Seven signs that it's time to find a new job
We’ve all had a bad day at the office. In fact, we’ve likely had bad weeks.
Realistically, everyone experiences peaks and troughs in their jobs, and too much flip-flopping in your career can send up big red flags to future employers about your tenacity and work ethic. Nobody wants to employ someone who seems to just cut and run when the landscape gets rocky.
That said, the time to move onwards and upwards by seeking a new job will arrive for everyone at some point. It’s a very personal decision, and not one that can be based on a checklist. But if you’ve noticed these signs for a good few months now, it may be time to consider pastures new.
#1. Same old, same old – you aren’t being challenged
You feel like you can do your job, but it doesn’t stretch you or utilise your ‘best skills’. If you’re constantly itching to do more, and are being stifled by the confines of your current job, it sounds like you’ve outgrown it. Inquire about internal promotion, or suggest ways you could add value that go beyond your current remit. Taking this initiative in itself could see your employer take note and develop your role, but if that’s not an option, cast yourself a broader net.
#2. Company culture – you just don’t feel like yourself
You hesitate before you speak, you can’t laugh out loud, and you feel yourself playing a part. Nobody likes that feeling. If you’re new, then give the dust time to settle, but if that doesn’t improve further down the line, it’s a legitimate reason to look elsewhere. Maybe you feel like a small cog in a rigid corporate and would feel more at home in a boutique, start-up atmosphere. Equally, you might be sick of grinding away on a small enterprise that just isn’t going anywhere, and you want to spread your wings for an established brand with structure and a path for progression. Be honest with yourself, and take that step.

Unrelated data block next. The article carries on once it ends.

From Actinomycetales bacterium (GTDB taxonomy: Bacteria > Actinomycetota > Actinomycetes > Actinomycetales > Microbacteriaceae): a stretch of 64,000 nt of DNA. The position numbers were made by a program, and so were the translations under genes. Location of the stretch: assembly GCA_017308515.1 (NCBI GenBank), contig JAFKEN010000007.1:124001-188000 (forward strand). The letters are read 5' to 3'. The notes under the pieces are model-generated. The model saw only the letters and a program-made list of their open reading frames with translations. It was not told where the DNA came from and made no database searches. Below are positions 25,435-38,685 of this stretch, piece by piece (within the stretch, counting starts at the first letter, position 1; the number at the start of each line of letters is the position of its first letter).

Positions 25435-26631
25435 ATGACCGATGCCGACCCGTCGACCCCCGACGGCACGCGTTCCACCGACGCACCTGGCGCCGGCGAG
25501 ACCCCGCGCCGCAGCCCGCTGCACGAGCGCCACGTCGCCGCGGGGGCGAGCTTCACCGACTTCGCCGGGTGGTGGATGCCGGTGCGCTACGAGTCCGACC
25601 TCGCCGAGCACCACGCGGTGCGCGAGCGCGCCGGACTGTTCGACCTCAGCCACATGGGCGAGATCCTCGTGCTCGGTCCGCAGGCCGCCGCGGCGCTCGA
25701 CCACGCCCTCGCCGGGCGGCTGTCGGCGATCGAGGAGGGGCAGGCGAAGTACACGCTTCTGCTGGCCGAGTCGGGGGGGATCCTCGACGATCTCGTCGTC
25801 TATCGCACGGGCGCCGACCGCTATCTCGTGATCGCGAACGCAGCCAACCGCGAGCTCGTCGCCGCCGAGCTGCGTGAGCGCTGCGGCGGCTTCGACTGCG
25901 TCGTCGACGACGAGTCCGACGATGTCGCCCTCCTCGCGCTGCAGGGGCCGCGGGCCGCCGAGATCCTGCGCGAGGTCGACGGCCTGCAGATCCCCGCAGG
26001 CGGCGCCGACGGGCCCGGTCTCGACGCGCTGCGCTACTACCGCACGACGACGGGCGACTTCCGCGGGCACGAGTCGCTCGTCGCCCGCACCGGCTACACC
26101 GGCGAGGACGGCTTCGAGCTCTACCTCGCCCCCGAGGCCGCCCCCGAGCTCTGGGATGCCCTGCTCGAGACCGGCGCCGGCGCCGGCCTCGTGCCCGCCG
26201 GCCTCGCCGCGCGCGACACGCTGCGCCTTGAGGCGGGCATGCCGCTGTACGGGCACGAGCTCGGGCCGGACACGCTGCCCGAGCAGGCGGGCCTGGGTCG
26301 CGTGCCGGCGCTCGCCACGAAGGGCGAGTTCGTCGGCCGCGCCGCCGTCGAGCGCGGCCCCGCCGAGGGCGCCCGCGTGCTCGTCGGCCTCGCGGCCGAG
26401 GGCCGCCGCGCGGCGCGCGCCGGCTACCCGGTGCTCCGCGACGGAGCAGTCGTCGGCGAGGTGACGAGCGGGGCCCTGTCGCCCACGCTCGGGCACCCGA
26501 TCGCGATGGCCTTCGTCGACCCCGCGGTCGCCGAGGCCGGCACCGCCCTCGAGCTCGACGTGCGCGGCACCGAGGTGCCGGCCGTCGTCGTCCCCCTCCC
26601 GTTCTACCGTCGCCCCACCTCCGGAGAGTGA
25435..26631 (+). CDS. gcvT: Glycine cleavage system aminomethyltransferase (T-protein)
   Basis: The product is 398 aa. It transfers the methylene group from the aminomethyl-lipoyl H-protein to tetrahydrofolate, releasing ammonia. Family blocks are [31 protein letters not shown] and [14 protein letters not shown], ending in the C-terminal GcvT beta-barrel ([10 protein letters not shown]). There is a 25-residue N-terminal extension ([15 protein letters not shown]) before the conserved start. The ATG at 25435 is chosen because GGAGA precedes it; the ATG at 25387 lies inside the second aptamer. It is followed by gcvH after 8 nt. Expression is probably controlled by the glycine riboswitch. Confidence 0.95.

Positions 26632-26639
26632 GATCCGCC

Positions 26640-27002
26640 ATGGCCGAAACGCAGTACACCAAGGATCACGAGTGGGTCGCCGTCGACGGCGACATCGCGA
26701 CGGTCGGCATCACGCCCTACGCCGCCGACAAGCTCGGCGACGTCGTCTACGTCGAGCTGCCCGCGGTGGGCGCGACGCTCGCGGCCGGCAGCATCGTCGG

#3. False advertising – it’s not what it said on the tin
Promised exposure to different parts of the company that isn’t happening? Promised training opportunities that haven’t materialised? Is the company just not the one that was sold to you during the job interview? Your employer may not have realised this is the case, so it’s definitely worth airing your feelings in a professional manner. Failing that, try researching companies with a higher level of employee satisfaction and weigh up your options.
#4. Different visions – your personal goals can’t be met
It can happen: you have a clear-cut vision of where you’re heading and yet your boss seems to have completely different ideas. If what’s important to you is being ignored and you’re being steered along a road you really don’t want to be on, consider getting off at the next exit.
#5. Feeling invisible – your hard work is constantly overlooked
Are you consistently going above and beyond, smashing targets and adding value, but finding this goes unnoticed? If you’ve tried to broach this with your employers but it’s fallen on deaf ears, it may be time to take that brilliance elsewhere.
#6. Monday blues – you dread the working week
We all get that Sunday evening slump from time to time. But if this has become a real sense of anxiety and dread as the weekday looms, you need to take stock of your options. If you go to bed every Sunday night with a knot in your stomach and a sickness in your throat, it needs addressing.
#7. When you know, you know
You can take all the advice in the world about how things might get better if you stick at it, but you know better than anyone if that’s something you’re willing to do. If your gut is screaming at you to make a change, it’s always worth at least hearing that voice out and doing some research.
The cliché is true: you are the master of your own destiny. That doesn’t necessarily mean quitting one job to pursue another, though. If you have any of the above concerns, take control of it and talk to your employer – it’s on you to get your voice heard above the rabble. A good boss won’t fob you off. A great boss will be as invested in you as you are. Sometimes, though, a company just can’t meet your needs. Equally, if your concerns fall on deaf ears, think about moving on somewhere they won’t.
If you are looking to make a change in your career and would like to discuss your options with an experienced consultant, please contact one of our team today: Sara Tehrani for Internal Communications; Jimmy Ingram for Marketing; Lucy Cairncross for External Communications; Matthew Gibbs, for Interim Communications.
Alternatively, visit our jobs board to browse our latest vacancies.